Scientific discoveries are constantly in the news. Almost daily we hear about new and important breakthroughs. But sometimes it turns out that what was trumpeted as scientific truth is later discredited, or controversy may long swirl about some dramatic claim. What is a nonscientist to believe? Many books debunk pseudoscience, and some others present only the scientific consensus on any given issue. In At the Fringes of Science Michael Friedlander offers a careful look at the shadowlands of science. What makes Friedlander's book especially useful is that he reviews conventional scientific method and shows how scientists examine the hard cases to determine what is science and what is pseudoscience. Emphasizing that there is no clear line of demarcation between science and nonscience, Friedlander leads the reader through case after entertaining case, covering the favorites of "tabloid science" such as astrology and UFOs, scientific controversies such as cold fusion, and those maverick ideas that were at first rejected by science only to be embraced later. There are many good stories here, but there is also much learning and wisdom. Students of science and interested lay readers will come away from this book with an increased understanding of what science is, how it works, and how the nonscientist should deal with science at its fringes.
The Fringes of Belief is the first literary study of freethinking and religious skepticism in the English Enlightenment. Ellenzweig aims to redress this scholarly lacuna, arguing that a literature of English freethinking has been overlooked because it unexpectedly supported aspects of institutional religion. Analyzing works by John Wilmot, Earl of Rochester, Aphra Behn, Jonathan Swift, and Alexander Pope, she foregrounds a strand of the English freethinking tradition that was suspicious of revealed religion yet often strongly opposed to the open denigration of Anglican Christianity and its laws. By exposing the contradictory and volatile status of categories like belief and doubt this book participates in the larger argument in Enlightenment studies—as well as in current scholarship on the condition of modernity more generally—-that religion is not so simply left behind in the shift from the pre-modern to the modern world.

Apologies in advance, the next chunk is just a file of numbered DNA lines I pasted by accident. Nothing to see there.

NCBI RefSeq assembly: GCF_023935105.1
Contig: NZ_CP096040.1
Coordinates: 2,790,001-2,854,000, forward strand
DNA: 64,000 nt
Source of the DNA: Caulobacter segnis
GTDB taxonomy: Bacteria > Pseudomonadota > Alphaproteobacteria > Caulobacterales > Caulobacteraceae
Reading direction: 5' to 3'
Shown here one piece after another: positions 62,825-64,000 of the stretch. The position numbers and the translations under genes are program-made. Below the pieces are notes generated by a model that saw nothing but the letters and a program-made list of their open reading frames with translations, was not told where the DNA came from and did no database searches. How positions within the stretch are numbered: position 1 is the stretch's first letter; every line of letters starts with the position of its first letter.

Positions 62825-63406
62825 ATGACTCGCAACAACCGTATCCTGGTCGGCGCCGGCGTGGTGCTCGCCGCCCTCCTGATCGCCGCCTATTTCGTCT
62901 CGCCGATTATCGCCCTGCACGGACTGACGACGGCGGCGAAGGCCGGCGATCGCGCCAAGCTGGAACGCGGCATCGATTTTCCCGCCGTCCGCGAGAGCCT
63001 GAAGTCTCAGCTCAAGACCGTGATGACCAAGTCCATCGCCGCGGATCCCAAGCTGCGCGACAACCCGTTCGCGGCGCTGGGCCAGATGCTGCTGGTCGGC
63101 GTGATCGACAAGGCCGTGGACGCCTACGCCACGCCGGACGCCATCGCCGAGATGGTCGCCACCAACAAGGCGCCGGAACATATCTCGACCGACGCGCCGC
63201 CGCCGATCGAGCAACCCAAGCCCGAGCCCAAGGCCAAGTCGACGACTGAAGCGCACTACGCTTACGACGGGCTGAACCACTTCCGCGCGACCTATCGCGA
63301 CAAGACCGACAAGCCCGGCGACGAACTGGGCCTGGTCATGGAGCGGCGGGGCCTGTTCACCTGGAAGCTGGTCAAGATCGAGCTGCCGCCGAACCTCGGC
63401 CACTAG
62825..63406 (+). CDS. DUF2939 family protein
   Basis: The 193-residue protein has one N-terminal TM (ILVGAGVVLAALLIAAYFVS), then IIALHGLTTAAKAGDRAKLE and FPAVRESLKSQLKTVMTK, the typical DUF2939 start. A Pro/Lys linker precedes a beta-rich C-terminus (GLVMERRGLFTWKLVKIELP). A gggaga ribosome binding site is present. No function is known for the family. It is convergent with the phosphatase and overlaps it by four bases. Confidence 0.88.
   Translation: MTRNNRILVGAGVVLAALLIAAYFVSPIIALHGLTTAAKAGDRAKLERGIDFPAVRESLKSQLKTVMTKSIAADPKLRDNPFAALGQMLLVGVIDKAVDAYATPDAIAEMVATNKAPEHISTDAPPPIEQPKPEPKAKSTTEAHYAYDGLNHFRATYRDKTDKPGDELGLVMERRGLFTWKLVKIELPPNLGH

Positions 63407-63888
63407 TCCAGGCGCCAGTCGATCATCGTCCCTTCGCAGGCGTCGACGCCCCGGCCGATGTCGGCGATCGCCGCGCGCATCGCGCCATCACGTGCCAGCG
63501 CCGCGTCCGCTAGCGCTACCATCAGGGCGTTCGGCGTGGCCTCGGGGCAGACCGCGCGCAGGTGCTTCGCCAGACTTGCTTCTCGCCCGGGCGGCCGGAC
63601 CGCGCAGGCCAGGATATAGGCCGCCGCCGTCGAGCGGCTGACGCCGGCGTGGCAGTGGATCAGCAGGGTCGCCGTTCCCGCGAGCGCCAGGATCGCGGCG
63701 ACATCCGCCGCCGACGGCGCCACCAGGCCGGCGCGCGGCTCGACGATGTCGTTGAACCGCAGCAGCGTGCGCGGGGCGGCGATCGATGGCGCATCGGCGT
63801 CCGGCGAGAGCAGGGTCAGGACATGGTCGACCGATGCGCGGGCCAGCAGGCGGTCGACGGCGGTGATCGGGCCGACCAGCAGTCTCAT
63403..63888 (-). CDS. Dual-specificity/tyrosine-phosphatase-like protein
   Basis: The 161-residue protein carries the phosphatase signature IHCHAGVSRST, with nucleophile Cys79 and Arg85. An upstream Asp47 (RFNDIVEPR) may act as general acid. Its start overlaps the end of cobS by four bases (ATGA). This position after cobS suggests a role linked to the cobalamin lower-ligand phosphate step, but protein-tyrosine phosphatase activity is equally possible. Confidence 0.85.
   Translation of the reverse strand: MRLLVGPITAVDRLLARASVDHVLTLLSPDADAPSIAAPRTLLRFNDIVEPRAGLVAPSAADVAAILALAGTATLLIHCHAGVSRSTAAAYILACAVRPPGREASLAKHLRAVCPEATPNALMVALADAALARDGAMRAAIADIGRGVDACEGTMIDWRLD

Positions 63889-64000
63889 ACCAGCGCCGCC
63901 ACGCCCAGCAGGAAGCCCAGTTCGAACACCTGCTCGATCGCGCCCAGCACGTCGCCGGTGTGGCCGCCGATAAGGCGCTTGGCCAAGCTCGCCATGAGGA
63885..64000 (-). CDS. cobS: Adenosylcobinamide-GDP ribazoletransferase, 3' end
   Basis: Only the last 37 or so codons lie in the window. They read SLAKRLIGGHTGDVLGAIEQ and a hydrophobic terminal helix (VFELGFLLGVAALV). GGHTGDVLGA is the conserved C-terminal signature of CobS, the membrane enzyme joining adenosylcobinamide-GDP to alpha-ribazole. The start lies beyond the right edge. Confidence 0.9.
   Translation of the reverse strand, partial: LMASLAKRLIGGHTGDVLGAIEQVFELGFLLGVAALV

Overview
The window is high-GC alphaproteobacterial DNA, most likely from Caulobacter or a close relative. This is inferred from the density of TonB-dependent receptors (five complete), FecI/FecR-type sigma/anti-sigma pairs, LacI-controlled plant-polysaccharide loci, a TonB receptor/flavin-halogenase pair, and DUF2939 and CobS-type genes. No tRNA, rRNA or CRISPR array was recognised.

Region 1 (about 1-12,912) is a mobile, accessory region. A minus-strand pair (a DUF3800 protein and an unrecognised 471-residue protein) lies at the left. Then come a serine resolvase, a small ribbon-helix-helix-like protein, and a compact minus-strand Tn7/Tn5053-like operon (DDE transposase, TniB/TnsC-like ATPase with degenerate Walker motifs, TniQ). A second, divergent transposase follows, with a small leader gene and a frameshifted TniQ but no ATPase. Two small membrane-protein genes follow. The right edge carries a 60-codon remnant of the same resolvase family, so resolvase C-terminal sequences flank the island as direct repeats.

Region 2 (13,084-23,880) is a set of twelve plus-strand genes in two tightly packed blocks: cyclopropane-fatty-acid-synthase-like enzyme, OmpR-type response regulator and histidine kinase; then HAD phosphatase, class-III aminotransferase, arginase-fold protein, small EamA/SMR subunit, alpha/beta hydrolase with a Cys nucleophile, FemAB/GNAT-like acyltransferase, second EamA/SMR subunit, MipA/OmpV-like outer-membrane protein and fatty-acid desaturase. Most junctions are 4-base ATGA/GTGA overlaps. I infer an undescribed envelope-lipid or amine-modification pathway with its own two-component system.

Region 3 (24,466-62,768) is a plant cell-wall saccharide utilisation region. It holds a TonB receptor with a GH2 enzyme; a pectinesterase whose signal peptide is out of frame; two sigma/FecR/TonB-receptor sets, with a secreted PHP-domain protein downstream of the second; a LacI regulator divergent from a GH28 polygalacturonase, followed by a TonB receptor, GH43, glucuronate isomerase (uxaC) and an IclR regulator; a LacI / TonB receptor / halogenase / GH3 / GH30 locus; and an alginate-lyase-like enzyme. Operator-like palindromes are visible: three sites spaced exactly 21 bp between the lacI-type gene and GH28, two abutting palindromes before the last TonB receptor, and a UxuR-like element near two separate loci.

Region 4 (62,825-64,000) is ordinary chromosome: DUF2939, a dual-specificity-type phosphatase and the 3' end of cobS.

What was it like to grow up on the fringes of our modern society? Life in the Fringes presents a collection of short stories and poetry that marks the transition from the innocence of childhood to the understanding of adult life. It examines the situations a child experiences as life takes its twists and turns. Author David de Tremaudan uses autobiographical storytelling that combines old oral traditions with a personal, modern perspective. Each short story offers tale of de Tremaudans life, described from his unique perspective. It explores the personal view of a child maturing towards adulthood and his growing awareness of the values, morals, and beliefs that frame his life. Evil We look for evil apart from man Someone to personify But, the true face of evil With humankind does lie Evil is not an entity That to Satan gives a face But the truth is in the lot of us The total human race We travel the world to seek our fates For our selves and truth we search And in our search we see the ways That evil will besmirch When Rome took the world renown And its legions where conquering all Ask a Roman citizen then If it was wrong to conquer Gaul
Moiré Fringes in Strain Analysis provides a comprehensive coverage of the measurement of strains in deformed bodies and engineering structures. The title details the methods and techniques in strain analysis using the moiré fringe phenomenon. The text first covers the general theory, and then proceeds to tackling the moiré patterns. Next the selection deals with the applications of line gratings to two-dimensional strain measurement. The text also talks about surface topology by moiré patterns, along with the applications of moiré methods to dynamic problems and curved surfaces. The ninth chapter discusses moiré extensometers, while the tenth chapter tackles the precision and influence of grating defects. The remaining chapters detail the technological information on reproduction techniques of gratings and the evaluation of moiré methods. The book will be of great use to students, practitioners, and researchers of materials engineering and pure and applied mathematics.
This Autobiography Deals With The Events In The Life Of The Author Who Is Relatively An Unknown Entity But Who, In A Span Of Five Decades Of Public Service In India And Abroad, Worked As A Faculty Member Of University, An Official Of Government Of India, A Consultant With Ford Foundation (India) And A Staff Member Of International Monetary Fund.
On The Fringe is a community zine (handmade booklet) from Ithaca's unhoused neighbors and allies. Through a series of workshops at Saint John's Community Services (SJCS), participants created drawings and paintings, wrote poetry and essays, and contributed interviews and skillshares. The topics range from experiences being unhoused to universal themes of Living, Loss and Memory, Mind and Body, and Change. These themes make up the chapters of the book. This project was organized by Kate Laux, Case Manager and Art Options Coordinator at SJCS and Laura Rowley, owner of Illuminated Press. It was funded in part by a grant from the Decentralization Program and administered by the Community Arts Partnership.